However, the start date was pushed to November 1990 at both Babelsberg Studios in Munich, Germany and Barrandov Studios in Prague, Czech Republic. Production for The Phantom of the Opera was stalled with Lloyd Webber and Brightman's divorce. "Everything got tied up in settlements", Schumacher reflected. "Then my career took off and I was really busy." As a result, The Phantom of the Opera languished in development limbo for Warner Bros. throughout the 1990s. In February 1997, Schumacher considered returning, but eventually dropped out in favour of Batman Unchained, Runaway Jury and Dreamgirls. The studio was keen to cast John Travolta for the lead role, but also held discussions with Antonio Banderas, who undertook vocal preparation and sang the role of the Phantom in the TV special Andrew Lloyd Webber: The Royal Albert Hall Celebration.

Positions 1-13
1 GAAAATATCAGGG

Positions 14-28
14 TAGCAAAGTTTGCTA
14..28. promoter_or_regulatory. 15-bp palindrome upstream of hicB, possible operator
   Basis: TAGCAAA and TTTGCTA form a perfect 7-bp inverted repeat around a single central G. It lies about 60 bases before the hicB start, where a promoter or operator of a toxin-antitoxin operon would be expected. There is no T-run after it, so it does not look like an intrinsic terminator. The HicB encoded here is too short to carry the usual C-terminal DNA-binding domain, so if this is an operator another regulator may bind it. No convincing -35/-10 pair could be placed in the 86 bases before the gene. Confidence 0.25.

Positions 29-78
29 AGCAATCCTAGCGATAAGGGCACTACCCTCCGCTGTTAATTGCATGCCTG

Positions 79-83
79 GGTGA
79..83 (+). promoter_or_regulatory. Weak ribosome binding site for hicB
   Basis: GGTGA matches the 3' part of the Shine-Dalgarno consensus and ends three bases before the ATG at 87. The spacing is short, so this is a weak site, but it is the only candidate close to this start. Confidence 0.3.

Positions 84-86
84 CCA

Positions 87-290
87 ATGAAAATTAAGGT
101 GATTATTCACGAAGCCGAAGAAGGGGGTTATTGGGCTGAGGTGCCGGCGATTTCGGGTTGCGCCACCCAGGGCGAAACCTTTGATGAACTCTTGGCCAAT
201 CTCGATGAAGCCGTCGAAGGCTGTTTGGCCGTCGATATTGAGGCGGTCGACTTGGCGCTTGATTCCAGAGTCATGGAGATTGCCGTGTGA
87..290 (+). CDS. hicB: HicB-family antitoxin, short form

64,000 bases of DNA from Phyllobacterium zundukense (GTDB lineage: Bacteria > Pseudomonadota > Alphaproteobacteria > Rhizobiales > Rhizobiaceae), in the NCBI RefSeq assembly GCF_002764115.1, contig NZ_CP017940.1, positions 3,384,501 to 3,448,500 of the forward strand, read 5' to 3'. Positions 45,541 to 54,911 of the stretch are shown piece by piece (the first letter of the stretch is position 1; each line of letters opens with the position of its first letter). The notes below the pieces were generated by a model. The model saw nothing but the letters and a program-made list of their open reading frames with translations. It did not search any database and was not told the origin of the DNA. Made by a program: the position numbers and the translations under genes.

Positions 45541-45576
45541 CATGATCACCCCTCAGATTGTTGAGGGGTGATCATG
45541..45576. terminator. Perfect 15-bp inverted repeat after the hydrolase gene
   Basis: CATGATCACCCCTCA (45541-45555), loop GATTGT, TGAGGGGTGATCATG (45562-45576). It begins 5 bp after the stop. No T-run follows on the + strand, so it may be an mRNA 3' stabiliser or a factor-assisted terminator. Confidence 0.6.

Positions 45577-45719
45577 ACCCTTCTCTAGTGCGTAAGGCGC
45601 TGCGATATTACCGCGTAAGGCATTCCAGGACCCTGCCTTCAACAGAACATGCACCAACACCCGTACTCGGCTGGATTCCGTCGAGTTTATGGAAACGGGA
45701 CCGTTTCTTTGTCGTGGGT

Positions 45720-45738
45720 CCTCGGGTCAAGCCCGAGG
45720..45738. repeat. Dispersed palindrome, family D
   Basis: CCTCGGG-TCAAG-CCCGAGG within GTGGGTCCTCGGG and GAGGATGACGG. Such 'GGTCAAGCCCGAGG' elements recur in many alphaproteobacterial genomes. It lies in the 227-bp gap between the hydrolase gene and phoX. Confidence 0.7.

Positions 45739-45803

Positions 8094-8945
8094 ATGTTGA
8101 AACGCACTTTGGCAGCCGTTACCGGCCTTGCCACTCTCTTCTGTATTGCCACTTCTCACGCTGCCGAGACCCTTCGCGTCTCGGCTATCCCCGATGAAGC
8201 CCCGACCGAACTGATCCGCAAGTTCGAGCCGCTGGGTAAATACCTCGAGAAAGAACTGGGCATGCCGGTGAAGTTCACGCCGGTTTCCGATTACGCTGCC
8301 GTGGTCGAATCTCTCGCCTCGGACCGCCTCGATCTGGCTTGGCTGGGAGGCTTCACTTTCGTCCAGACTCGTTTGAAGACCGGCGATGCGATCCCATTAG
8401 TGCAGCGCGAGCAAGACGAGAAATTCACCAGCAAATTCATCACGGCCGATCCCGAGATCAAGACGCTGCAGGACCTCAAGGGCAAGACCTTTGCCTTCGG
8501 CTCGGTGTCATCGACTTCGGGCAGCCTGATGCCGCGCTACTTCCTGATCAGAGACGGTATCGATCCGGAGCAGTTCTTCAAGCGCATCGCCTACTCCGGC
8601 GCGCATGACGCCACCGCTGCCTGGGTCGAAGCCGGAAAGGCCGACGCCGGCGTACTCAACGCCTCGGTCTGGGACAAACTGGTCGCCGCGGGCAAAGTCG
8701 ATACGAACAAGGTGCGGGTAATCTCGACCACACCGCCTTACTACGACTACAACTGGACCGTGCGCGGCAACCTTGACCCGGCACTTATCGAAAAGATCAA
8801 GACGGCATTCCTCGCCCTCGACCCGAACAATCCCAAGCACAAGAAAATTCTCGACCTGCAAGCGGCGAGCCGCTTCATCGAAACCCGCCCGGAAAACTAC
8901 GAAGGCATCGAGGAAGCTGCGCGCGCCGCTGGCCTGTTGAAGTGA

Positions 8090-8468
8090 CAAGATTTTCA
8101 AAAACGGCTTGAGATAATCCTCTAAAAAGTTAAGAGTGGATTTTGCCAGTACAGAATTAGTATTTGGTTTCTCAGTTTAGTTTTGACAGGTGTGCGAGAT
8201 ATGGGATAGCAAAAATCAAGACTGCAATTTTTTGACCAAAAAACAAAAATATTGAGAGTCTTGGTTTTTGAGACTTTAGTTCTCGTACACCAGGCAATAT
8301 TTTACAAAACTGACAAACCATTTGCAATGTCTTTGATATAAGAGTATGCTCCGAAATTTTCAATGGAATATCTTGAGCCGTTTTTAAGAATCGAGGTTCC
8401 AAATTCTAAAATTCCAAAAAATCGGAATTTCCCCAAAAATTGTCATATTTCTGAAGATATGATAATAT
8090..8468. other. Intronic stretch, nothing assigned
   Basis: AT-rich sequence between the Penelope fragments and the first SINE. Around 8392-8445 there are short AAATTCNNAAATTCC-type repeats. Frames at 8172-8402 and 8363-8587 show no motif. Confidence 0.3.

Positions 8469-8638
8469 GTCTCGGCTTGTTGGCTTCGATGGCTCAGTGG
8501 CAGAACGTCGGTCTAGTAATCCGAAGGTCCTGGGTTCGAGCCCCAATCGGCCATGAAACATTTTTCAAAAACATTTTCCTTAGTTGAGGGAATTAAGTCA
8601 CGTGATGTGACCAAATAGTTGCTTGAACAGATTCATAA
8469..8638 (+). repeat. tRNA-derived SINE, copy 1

Schumacher and Lloyd Webber restarted development for The Phantom of the Opera in December 2002. It was then announced in January 2003 that Lloyd Webber's Really Useful Group had purchased the film rights from Warner Bros. in an attempt to produce The Phantom of the Opera independently. As a result, Lloyd Webber invested $6 million of his own money. The Phantom of the Opera was produced on a $55 million budget. A further $15 million was used for marketing, bringing the final budget to $70 million. Warner Bros. was given a first look deal for distribution; the studio did not sign on until June 2003, when the principal cast was chosen.